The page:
Can England get out of Ireland, or indeed can Ireland get out of England?
Every 17 March, Kate Middleton dresses in green and travels to outer West London to ceremonially affix a sprig of foliage to a large dog. The canine in question is Domhnall, a wolfhound who serves as the mascot of the Irish Guards, a senior regiment of the British Army. Usually after this gesture is performed she and her husband, who is known as Baron Carrickfergus when in Northern Ireland, ceremonially swig Guinness for the cameras.
On the other side of London, near my house, is a pub named the Marquis of Granby. Like dozens of other pubs with that name in England, it was named for John Manners, an 18th century army commander during the Seven Years’ War. Many of his demobbed soldiers set up on public houses and inns on their retirement and named them after the popular general. But despite its name, my local pub is an Irish pub, with a landlord from Donegal and a loyal core clientele of older Irish migrants, fond of the reliable Guinness and TV coverage of Gaelic games. Today, 17 March, will be one of their busiest days. Countless other “Irish” pubs with English names will be crammed with people celebrating St Patrick’s Day.
Many of these will be either Irish emigrants to Britain or their descendants. But St Patrick himself, the 5th century Christian proselytiser whose works and myths are celebrated on 17 March, migrated in the other direction. He was almost certainly a slave, possibly born in Scotland or Wales, but definitely transported from Britain to Ireland, where he is credited with successfully seeding Christianity in what had previously been a pagan island beyond the reach of the Roman empire.
It is of course anachronistic to apply modern concepts of nationhood to the 5th century, when they did not exist. But in the modern sense of having originated on the island of Britain, St Patrick was a Brit. What’s more, he is buried in the United Kingdom, specifically in the bit of Ireland that remains in the United Kingdom. His claimed resting place is Downpatrick (full disclosure: it’s also my hometown, do visit) in Northern Ireland, in the grounds of a Church of Ireland cathedral. In case you are unaware, the Church of Ireland is a Protestant church. In English cities, descendants of mostly Irish Catholics will be waving the flag of the Irish Republic; inside a Church of Ireland cathedral in Ireland that holds the resting place of Ireland’s patron saint, there is a ceremonial Union flag.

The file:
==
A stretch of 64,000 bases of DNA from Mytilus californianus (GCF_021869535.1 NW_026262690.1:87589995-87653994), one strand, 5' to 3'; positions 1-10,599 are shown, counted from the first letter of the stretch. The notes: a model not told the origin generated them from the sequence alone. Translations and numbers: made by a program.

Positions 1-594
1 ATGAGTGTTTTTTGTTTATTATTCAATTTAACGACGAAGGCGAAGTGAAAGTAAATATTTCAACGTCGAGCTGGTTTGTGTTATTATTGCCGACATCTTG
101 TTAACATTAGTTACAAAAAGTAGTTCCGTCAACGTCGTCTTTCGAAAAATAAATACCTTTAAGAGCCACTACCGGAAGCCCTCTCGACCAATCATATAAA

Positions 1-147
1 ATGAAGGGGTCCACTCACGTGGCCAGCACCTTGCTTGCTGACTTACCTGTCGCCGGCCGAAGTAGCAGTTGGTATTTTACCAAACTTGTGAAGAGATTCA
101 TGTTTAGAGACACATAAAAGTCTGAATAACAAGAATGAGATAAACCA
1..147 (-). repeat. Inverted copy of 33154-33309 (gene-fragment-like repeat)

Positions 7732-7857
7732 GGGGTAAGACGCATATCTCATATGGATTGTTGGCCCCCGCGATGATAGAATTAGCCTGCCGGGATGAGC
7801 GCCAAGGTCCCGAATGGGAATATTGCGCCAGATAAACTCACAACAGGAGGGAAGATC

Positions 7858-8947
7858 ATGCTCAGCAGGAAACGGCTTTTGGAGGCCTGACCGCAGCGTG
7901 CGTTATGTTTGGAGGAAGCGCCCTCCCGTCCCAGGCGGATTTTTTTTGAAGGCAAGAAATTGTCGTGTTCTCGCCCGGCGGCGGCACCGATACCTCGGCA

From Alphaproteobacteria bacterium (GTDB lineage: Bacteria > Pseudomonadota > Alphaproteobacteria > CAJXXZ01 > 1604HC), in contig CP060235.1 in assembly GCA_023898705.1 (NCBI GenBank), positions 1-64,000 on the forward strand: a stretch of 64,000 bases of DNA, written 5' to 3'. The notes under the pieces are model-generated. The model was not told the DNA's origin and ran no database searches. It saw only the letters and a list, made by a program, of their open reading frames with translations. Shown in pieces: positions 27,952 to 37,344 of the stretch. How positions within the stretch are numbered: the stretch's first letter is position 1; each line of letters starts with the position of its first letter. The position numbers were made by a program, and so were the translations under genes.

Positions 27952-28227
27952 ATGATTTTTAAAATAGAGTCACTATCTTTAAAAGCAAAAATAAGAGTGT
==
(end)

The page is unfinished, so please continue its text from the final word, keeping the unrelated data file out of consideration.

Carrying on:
Though it is a reformed, Anglican institution, the Church of Ireland’s members – who include Arlene Foster – have historically been among the most enthusiastic chroniclers and revivers of ancient Irish Christian history. It has been at once an Anglo-Irish institution, borne out of the reformation in England and largely followed in Ireland by the descendants of English migrants to Ireland, and not just in the north east corner now known as Northern Ireland.
Among the other historic members of this reformed church was Arthur Guinness, an 18th century Dublin brewer, whose descendants are among the prime beneficiaries of the desire to perform and commemorate a particular kind of Irishness using alcohol every 17 March. It wasn’t always that way the feast day of St Patrick was originally a holy day and remains so for all the Christian denominations in Ireland. For the shrinking number of practising Catholics in Ireland, it is still formally a “holy day of obligation” requiring fasting and contemplation. Some revellers do fast, but largely by forgetting to eat.
This Guinness-drinking, parading festival of Irishness has much to do with an émigré identity that emerged in North America and was then re-exported back to Ireland. The American construction of St Patrick’s Day is in part why so many Irish politicians of all backgrounds find themselves in the US at this time of year, meeting Presidents and leading parades of emigrant communities.
In New York yesterday, Sinn Fein leader Mary Lou McDonald was photographed marching behind a banner which bore the slogan: “England Get Out of Ireland”. As with Brexiteers, the desire to simplify and clarify denies not just history but life as it is lived. Whether politically or not, England is in Ireland and Ireland is in England. If you need proof, have a pint.
Matthew O’Toole was chief press officer for European affairs at Downing Street from September 2015 to August 2017. He tweets as @MatthewOToole2